Well said.
^ This. As a true lefty ( left handed and left footed) the only way I can really play is full on left handed, Phil Collins style. I can play open handed but that requires playing right footed which I can't do. To me, you need to find out if he is LEFT FOOTED as well as left handed. If so, full lefty is the only way. If he can play left hand lead but also play right footed, open handed with a righty kit is great! Makes it so much easier on jam night...just move the ride and voila.
 

WhoIsTony?

Member
if they are old enough to comprehend I always give them the chance to try the kit fully lefty to see if there is any comfort level leaning either way.

if they are very young it almost does not matter if they start righty or lefty because neither is developed at all... blank canvas

I do have students that play open on a righty kit and we put the ride cymbal just above the hats where a righty player would usually have a crash.
they seem very comfortable with the right foot on the bass drum and rounding the kit clockwise

but if a student is most comfortable on a lefty kit .. yes I will change it every time.
it literally takes under 2 minutes
 

PineyplayParadiddles

Senior Member
I just went with the open handed approach, there were 4 other students in my music group and they were all right handed. I never was given any choice in the matter, but actually open handed has always been comfortable and now I never have to worry about reversing the kit. I've taught a few students that were lefties and most took to open handed drumming very easily.

While a child probably won't know what's easiest, maybe try open and lefty drumming and see if you can notice which comes more naturally to them.
 

toddbishop

Platinum Member
The problem is when you present the issues to a child they usually can't make up their mind.
Right, if they're young, or not informed enough to make a decision, you have to use your expertise and decide for them-- ask them to do it the way you think is smart, given their current state of development.

The one lefty I have plays open now and we're working on leading fills with the right hand, I'm just wondering if I should encourage him to now work with keeping time on the right hand for the Ride as well.
Assuming we're talking about the same kid: why not? How much time does he have invested in this open-handed configuration? He's going to have to learn to ride with his right hand anyway, if he ever wants to ride on the ride cymbal, or floor tom, or anything on the right side of the set-- the side of the set where most of the stuff is.
 

toddbishop

Platinum Member
About halfway in, I think that article is pure alarmist BS, frankly. Like this:

Earlier in my teaching career I listened to bad advice and taught a number lefties to play right-handed. It was years later when several returned, frustrated with their playing and looking for help, that I realized my role in their predicament.
That's not a unique "predicament." Most people are frustrated with their playing at that stage-- a few years after their first teacher. Most people are frustrated with their playing forever, because they don't practice and play enough. For a developed player, natural preference is such a marginal factor as to be basically 100% irrelevant. Again, I'm a left handed person, right handed drummer-- pretty strongly RHed, because that's what my method is based on. I've practiced a lot, and I'm really good at it. I also have a strong left hand-- not because I'm actually left handed, and my natural abilities were finally unleashed, but because I worked on it a lot.

Now I have to work on a line-by-line refutation of that thing. Anytime anybody starts getting into which foot is dominant-- as if it has any bearing on drumming-- they have to GTFO. That stuff really irks me. :)

EDIT: Reading more, I think maybe "pure alarmist BS" is a bit strong. I agree with a fair amount of it, actually-- a lot of what he says reflects some of the problems/issues with open-handed drumming. I totally disagree with his conclusion that handedness in everyday activities is important to handedness in drumming.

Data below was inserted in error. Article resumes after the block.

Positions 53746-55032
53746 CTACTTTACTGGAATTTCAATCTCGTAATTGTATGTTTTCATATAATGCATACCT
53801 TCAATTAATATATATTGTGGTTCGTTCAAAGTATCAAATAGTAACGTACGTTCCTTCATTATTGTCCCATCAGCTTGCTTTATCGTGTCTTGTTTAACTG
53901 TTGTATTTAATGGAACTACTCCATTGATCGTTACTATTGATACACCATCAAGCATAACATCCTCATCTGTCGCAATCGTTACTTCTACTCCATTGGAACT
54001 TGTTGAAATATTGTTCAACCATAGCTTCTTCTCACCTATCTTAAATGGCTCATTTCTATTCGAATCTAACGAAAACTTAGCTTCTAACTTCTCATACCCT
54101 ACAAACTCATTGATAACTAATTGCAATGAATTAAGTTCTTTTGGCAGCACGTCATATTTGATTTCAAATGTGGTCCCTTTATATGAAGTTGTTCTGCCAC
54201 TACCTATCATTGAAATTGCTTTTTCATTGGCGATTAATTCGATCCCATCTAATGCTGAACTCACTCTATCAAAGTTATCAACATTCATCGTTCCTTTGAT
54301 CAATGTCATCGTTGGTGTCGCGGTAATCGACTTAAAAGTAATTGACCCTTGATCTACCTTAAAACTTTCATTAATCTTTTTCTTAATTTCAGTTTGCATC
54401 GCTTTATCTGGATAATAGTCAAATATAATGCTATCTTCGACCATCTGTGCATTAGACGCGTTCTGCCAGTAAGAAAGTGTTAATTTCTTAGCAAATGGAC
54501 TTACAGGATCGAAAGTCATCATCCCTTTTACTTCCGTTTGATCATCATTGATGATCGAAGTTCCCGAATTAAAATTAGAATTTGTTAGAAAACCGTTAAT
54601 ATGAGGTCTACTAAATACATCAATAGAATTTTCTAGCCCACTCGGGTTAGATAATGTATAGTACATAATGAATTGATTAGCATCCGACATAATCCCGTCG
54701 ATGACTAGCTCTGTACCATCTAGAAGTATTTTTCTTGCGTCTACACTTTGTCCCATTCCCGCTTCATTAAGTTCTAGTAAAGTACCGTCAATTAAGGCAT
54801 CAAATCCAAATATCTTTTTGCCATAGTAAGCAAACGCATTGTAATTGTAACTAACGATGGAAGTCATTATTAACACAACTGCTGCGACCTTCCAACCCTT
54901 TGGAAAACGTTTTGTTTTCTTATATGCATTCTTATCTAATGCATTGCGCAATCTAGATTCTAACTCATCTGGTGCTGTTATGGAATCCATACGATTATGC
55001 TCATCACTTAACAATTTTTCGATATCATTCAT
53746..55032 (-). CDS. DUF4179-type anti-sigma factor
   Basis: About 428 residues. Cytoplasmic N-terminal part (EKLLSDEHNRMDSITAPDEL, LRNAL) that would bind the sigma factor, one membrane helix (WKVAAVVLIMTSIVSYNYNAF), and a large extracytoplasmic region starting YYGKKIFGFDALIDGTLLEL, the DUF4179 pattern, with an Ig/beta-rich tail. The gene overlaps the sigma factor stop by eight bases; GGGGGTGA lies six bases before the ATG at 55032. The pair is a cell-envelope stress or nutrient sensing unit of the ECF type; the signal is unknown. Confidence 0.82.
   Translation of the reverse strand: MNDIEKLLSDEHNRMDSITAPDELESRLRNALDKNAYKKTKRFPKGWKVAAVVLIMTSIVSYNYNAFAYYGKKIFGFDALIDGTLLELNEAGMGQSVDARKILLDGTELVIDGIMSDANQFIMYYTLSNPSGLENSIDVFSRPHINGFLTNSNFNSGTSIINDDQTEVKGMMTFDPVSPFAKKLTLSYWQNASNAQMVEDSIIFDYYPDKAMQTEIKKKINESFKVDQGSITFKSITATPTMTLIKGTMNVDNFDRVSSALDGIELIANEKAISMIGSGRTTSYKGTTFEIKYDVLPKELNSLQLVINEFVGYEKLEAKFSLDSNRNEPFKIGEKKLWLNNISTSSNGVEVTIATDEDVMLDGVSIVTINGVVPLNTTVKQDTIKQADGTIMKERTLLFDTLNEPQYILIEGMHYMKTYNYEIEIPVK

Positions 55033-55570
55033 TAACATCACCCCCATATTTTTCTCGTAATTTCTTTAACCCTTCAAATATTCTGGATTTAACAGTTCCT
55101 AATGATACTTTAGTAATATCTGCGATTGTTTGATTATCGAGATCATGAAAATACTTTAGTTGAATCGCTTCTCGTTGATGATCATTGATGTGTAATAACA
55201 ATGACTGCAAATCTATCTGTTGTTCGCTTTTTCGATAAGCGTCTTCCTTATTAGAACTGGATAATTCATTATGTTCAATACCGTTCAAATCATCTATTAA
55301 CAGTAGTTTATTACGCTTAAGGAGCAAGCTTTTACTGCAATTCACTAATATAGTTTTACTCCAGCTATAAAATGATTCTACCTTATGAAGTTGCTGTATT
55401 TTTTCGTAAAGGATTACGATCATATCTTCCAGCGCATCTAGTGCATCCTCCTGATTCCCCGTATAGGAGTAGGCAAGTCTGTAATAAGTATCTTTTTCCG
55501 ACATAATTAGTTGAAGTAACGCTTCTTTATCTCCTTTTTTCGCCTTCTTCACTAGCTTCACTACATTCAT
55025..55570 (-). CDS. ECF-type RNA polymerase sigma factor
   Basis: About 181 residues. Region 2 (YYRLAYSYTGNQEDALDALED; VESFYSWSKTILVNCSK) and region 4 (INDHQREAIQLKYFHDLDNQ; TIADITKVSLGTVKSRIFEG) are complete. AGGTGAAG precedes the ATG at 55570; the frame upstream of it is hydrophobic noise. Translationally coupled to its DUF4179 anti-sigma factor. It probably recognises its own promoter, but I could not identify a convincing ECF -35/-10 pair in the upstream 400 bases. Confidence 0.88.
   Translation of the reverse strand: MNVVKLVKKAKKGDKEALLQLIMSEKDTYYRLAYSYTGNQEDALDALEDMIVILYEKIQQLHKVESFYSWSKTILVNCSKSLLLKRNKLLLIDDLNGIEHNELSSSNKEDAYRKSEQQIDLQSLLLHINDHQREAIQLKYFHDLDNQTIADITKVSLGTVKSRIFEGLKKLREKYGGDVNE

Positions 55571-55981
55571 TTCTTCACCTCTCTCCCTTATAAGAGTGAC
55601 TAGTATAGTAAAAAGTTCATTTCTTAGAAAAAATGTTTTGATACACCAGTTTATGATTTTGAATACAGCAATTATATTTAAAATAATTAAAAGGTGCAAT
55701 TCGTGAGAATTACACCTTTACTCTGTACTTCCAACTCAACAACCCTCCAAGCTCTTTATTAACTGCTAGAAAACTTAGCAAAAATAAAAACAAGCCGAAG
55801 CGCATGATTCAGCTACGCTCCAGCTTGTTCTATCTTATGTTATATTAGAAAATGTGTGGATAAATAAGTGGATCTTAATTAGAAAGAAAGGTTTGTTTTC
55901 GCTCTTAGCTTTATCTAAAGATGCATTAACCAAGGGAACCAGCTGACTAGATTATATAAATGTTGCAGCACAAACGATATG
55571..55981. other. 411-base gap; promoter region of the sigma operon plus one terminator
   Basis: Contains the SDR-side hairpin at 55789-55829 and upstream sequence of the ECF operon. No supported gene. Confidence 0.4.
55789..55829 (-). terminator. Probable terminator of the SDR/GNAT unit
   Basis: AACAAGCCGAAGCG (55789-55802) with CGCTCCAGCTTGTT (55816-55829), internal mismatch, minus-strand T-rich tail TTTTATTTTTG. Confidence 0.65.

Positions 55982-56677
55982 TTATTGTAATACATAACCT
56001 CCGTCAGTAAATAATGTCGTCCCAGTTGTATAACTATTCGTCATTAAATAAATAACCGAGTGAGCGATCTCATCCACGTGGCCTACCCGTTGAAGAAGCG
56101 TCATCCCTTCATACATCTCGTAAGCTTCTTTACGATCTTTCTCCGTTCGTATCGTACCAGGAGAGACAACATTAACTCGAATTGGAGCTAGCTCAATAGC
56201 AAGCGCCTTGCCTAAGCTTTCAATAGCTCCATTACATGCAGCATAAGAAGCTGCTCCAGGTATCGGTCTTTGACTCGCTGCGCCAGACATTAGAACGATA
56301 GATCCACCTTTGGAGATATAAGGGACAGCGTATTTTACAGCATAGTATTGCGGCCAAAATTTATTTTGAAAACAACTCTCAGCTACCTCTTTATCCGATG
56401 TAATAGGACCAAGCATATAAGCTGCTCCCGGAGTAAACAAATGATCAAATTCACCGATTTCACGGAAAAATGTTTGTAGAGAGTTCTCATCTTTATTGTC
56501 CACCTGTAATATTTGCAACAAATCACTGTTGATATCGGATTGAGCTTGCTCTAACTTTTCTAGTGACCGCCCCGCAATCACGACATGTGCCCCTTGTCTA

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ronyd

Silver Member
I'm fortunate to have 4 of my kits setup in my home: 2 in the basement and 2 in my spare room as my drum room. I setup one kit righty. But, as recommended by Anthony, I also put my ride just above the hats. So when I want to work on my weak side, I go to that kit.

I'm a devoted left from day 1, sports, etc. But when I was yound I played an accodion. And I didn't know or care if it was lefty or righty. Strapped it on and played. pretty weird...

When I take a lesson, it literally takes couple of mins to switch. Let the student do the switching... it's good practice. when the lesson is done, let him switch the kit back.


if they are old enough to comprehend I always give them the chance to try the kit fully lefty to see if there is any comfort level leaning either way.

if they are very young it almost does not matter if they start righty or lefty because neither is developed at all... blank canvas

I do have students that play open on a righty kit and we put the ride cymbal just above the hats where a righty player would usually have a crash.
they seem very comfortable with the right foot on the bass drum and rounding the kit clockwise

but if a student is most comfortable on a lefty kit .. yes I will change it every time.
it literally takes under 2 minutes
 

Swiss Matthias

Platinum Member
Lately for me it seems to work like this with new students:

I show them the "normal" way of crossing over. When some of them (happened
last summer) automatically play left-handed over the course of 1-3 weeks, I
explain to them the pros and cons and eventually let them play open handed
if they decide so. I absolutely avoid mirroring the kit though. And I've never
encountered a strongly "left footed" kid personally so far.

Pros and cons of playing open-handed to me:

+the right side of the kit is open while grooving (incorporating toms etc)
+hitting the snare with hard full strokes is no problem at all

-when having the ride to the left side, the crash is kind of a pain: Either
you place it on the right side and can't comfortably hit it with your left hand - which
seems to be a problem when leading fills left; or you place it on the left side
as well, so space will be kind of tight, especially with the rod of the hihat in
the way, plus maybe a music stand, too.

(Side note: I've visited the lesson of a fellow
teacher who actually always has his students place their crashes on the left
side, and their music stand on the right side. Worked well, interestingly.)

-The question of whether leading fills etc. with the left or right hand is kind
of tricky.

-side stick playing can be more difficult, depending on hihat placement.

Important thing: Open-handed players should set their hihats quite low.